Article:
National security and intelligence personnel fired in the air as they tried twice on Tuesday morning to disperse protesters camping outside the defence ministry in central Khartoum, witnesses said.
The forces, from Sudan’s National Intelligence and Security Service, tried to break into the area using pickup trucks, witnesses said. In an earlier attempt on Tuesday, navy troops intervened to protect demonstrators, a day after soldiers had shielded the protesters from the first effort to clear the sit-in.
An estimated 3,000 protesters remained at the site on Tuesday morning, eyewitnesses said.
Reuters earlier witnessed dozens of young men blocking Nile Street, a main artery in the capital where ministries are located. The protesters used scrap metal barriers to block traffic on the street, which is located around one kilometre away from the presidential palace.
Army soldiers on armoured vehicles were guarding the presidential palace but not moving against demonstrators, a Reuters witness said.
Men calling themselves “mabaheth al-thawra” – Arabic for ”the inspectors of the revolution” – were checking ID cards before allowing pedestrians to pass through.
Since Dec. 19, Sudan has been rocked by persistent protests sparked by the government’s attempt to raise the price of bread, and by fuel and cash shortages. The demonstrations have developed into the most sustained challenge to President Omar al-Bashir’s rule since he took power three decades ago.
Bashir, a former paratrooper, who is being sought by international prosecutors for alleged war crimes in the country’s western Darfur region, has refused to step down and said his opponents need to seek power through the ballot box.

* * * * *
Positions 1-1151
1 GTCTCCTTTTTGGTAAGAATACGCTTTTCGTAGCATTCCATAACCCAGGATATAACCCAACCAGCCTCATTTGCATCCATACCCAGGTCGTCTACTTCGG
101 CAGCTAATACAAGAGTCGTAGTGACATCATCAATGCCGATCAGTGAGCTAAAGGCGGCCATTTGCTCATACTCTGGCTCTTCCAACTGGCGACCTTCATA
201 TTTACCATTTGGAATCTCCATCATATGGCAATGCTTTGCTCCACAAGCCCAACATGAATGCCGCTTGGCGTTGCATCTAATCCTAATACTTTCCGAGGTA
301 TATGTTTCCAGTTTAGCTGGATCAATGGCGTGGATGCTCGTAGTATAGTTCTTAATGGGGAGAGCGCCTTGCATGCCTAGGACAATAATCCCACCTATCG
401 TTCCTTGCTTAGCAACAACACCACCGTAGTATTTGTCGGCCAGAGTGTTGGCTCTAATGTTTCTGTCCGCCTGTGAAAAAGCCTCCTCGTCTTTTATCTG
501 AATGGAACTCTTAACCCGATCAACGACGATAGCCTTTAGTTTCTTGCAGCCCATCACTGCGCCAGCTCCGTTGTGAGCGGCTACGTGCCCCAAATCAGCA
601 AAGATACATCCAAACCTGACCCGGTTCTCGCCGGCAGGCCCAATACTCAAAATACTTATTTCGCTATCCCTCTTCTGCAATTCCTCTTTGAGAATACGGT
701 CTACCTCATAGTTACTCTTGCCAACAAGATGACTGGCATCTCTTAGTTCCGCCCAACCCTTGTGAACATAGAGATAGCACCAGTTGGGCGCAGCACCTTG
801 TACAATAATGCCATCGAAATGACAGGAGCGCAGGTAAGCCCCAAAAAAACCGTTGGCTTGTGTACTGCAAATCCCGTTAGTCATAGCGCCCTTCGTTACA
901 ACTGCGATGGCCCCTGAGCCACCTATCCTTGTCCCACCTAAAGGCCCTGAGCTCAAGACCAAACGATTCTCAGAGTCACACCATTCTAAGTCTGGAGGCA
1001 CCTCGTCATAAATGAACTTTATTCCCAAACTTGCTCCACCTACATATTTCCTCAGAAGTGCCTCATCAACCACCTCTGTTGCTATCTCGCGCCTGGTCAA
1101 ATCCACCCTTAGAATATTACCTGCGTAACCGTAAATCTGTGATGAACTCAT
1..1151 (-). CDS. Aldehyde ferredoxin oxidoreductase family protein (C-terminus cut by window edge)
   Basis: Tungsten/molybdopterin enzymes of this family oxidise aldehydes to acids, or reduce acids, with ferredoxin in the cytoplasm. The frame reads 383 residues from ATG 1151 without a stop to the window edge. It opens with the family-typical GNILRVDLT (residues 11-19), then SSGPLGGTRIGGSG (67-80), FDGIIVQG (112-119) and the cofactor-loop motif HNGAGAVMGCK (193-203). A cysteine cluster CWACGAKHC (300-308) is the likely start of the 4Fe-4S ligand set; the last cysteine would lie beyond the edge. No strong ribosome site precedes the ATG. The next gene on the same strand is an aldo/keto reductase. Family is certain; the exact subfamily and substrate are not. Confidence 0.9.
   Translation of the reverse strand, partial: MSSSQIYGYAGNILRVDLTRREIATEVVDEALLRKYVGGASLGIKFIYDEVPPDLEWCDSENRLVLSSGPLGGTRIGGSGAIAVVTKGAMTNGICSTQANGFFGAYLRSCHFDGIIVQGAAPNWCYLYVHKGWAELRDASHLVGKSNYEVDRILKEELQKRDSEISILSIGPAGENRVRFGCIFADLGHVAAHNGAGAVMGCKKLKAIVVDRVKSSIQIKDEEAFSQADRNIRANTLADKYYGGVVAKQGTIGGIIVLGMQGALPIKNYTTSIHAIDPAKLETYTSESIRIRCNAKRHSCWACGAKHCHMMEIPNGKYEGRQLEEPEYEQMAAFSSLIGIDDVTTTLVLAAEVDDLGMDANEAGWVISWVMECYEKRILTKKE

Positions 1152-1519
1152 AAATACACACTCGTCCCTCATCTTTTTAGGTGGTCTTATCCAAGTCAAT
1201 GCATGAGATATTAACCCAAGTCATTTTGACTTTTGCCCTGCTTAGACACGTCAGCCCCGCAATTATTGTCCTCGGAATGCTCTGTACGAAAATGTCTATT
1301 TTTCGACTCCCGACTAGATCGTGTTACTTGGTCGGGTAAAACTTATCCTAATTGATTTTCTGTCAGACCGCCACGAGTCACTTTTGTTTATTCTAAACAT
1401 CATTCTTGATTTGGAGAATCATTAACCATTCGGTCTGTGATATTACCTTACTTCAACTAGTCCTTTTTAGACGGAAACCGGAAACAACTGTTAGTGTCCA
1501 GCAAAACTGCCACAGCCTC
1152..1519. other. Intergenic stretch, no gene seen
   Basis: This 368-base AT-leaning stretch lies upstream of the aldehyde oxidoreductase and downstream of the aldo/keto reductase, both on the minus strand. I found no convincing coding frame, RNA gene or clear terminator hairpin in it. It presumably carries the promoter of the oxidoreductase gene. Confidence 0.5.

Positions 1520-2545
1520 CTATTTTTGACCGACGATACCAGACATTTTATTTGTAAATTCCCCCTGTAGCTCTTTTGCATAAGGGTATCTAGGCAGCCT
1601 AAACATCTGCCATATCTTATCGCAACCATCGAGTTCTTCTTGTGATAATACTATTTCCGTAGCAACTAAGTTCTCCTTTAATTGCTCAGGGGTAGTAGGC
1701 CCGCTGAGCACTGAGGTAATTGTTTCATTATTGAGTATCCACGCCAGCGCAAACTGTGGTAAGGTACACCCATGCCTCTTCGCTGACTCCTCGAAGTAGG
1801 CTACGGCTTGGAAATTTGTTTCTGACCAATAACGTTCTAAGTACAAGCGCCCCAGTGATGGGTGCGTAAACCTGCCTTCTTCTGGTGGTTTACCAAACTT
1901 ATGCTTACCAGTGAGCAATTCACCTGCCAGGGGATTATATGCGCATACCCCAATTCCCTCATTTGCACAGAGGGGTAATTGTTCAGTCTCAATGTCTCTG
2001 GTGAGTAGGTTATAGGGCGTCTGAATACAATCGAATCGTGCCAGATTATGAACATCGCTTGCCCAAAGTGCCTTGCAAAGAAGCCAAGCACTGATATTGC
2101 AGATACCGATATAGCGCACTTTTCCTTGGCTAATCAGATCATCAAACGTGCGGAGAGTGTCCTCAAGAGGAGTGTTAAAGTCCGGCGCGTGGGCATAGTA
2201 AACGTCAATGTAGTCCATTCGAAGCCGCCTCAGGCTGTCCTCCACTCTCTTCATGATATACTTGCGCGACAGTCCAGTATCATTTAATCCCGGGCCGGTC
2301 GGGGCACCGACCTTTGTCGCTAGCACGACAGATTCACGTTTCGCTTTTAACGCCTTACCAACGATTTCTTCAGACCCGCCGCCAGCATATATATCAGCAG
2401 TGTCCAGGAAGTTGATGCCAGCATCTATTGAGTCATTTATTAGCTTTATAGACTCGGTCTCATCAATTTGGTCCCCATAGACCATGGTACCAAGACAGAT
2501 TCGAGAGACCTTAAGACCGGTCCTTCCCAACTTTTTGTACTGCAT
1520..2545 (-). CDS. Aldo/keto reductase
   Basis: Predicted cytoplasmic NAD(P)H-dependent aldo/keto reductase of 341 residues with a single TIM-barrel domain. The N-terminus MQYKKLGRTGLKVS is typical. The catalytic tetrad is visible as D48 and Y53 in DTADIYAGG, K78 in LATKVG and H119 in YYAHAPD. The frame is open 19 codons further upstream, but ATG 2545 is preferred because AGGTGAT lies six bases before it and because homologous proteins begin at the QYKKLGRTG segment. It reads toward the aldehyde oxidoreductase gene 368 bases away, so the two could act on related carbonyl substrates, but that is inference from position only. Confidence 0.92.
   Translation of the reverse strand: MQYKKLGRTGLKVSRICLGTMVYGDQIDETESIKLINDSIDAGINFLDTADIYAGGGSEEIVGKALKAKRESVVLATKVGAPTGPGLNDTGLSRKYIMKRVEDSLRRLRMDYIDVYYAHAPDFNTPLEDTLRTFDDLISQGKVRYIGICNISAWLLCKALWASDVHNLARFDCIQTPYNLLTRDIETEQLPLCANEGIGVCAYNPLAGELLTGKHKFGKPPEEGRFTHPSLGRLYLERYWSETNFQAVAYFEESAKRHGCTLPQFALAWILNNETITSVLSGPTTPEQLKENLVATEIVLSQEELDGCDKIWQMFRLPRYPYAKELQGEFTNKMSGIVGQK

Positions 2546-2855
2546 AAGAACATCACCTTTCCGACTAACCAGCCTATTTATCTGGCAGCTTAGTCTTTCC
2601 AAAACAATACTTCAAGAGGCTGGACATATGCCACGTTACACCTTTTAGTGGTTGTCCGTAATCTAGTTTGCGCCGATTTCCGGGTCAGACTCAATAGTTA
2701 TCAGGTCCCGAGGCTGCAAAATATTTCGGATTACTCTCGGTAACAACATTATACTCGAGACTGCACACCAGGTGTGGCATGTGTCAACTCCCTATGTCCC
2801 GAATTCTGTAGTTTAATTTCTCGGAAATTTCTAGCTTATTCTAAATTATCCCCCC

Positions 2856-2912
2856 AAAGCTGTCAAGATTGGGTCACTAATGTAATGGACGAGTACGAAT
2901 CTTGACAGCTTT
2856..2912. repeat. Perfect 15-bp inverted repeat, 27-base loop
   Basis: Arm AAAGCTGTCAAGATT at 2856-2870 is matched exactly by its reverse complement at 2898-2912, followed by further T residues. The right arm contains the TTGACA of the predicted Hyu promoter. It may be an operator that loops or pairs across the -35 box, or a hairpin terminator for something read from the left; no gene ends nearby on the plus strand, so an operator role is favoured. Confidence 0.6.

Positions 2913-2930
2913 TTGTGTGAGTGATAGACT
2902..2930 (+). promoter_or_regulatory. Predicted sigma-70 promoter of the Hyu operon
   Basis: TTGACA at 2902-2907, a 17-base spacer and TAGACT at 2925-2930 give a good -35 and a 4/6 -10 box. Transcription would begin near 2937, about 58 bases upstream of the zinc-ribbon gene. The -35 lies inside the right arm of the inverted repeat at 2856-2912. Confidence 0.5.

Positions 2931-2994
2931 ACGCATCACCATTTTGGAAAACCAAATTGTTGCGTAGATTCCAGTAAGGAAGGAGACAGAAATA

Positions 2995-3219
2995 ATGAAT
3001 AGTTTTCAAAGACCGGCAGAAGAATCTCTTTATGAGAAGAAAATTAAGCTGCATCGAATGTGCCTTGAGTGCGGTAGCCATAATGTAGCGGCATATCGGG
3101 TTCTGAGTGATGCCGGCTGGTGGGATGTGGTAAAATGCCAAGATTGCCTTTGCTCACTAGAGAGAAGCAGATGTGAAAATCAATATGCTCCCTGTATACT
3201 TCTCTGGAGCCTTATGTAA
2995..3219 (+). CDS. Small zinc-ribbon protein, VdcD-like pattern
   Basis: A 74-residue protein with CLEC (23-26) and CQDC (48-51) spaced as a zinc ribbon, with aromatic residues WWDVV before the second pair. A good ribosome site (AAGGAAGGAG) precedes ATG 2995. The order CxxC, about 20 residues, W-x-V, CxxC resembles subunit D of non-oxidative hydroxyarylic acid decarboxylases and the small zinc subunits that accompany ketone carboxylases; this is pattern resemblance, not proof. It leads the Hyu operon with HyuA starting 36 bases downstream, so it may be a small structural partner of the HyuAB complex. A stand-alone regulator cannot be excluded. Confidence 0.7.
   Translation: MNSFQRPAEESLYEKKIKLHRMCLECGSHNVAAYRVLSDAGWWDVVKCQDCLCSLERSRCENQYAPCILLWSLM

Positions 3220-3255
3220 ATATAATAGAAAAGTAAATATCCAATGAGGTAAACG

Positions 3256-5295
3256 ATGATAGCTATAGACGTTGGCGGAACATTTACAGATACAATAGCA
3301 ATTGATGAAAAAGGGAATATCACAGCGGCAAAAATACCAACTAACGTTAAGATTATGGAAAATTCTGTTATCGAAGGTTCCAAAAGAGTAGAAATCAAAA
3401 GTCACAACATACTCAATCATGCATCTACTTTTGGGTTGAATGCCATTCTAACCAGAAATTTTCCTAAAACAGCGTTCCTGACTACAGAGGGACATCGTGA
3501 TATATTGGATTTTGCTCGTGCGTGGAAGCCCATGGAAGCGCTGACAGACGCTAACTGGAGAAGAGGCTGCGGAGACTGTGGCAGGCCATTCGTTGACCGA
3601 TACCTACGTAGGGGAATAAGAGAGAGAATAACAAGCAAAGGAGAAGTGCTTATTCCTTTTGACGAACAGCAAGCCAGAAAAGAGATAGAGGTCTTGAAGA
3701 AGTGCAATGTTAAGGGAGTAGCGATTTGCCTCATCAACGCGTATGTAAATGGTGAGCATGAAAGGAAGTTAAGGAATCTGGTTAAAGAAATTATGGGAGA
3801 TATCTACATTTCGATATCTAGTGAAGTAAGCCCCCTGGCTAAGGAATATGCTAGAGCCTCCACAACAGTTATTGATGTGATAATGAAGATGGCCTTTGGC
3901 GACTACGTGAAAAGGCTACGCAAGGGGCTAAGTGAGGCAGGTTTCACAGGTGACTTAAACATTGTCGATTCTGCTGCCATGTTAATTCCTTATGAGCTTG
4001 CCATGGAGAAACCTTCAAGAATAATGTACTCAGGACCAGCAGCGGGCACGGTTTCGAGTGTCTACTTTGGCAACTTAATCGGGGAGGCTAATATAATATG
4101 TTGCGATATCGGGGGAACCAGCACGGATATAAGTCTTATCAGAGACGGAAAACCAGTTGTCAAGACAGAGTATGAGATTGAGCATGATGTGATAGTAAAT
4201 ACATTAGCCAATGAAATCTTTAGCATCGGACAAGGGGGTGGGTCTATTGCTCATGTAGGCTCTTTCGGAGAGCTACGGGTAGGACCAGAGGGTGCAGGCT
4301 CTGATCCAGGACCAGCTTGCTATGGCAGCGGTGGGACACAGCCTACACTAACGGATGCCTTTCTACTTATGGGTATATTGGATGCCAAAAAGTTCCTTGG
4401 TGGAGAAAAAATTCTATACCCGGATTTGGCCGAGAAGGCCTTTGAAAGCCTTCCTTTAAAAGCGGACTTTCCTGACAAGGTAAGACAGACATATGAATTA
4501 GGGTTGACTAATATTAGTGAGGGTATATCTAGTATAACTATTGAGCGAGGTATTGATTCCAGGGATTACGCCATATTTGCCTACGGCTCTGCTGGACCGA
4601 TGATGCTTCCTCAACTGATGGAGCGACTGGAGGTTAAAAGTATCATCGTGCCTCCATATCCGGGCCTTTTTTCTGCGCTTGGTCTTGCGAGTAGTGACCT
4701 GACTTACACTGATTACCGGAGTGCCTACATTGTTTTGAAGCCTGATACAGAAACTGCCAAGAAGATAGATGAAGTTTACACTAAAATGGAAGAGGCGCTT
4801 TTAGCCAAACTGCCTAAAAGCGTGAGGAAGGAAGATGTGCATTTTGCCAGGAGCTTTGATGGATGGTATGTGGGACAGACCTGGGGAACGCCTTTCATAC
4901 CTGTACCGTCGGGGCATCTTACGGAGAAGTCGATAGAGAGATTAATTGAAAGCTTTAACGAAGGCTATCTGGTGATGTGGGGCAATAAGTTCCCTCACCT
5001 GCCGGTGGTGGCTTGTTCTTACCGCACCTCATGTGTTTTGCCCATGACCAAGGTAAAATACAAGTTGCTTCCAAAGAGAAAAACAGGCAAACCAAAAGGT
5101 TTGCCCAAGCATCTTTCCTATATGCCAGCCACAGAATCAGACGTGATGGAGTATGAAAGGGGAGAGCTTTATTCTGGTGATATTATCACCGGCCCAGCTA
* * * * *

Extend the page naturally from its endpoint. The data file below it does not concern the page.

The protests escalated on Saturday, when activists, trying to push the country’s armed forces to side with them, marched towards a compound, which houses the defence ministry, Bashir’s residence and the country’s security headquarters. Protesters have been camping at the compound since then.
On Monday, riot police and intelligence service personnel charged the demonstrators with pickup trucks while firing tear gas, but witnesses and activists said soldiers moved to protect the protesters.
Activists said they chose Saturday for their march to coincide with the April 6 anniversary of a 1985 military coup that forced long-time autocrat Jaafar Nimeiri to step down after protests.
The interior ministry said six civilians were killed during Saturday and Sunday’s unrest in the capital, and one in the western region of Darfur.
It said 15 civilians and 42 security forces personnel were injured in the protests and that nearly 2,500 protesters were arrested in Khartoum.
Authorities say 39 people, including three security forces personnel, have died since protests began on Dec. 19. Activists put the death toll at more than 60.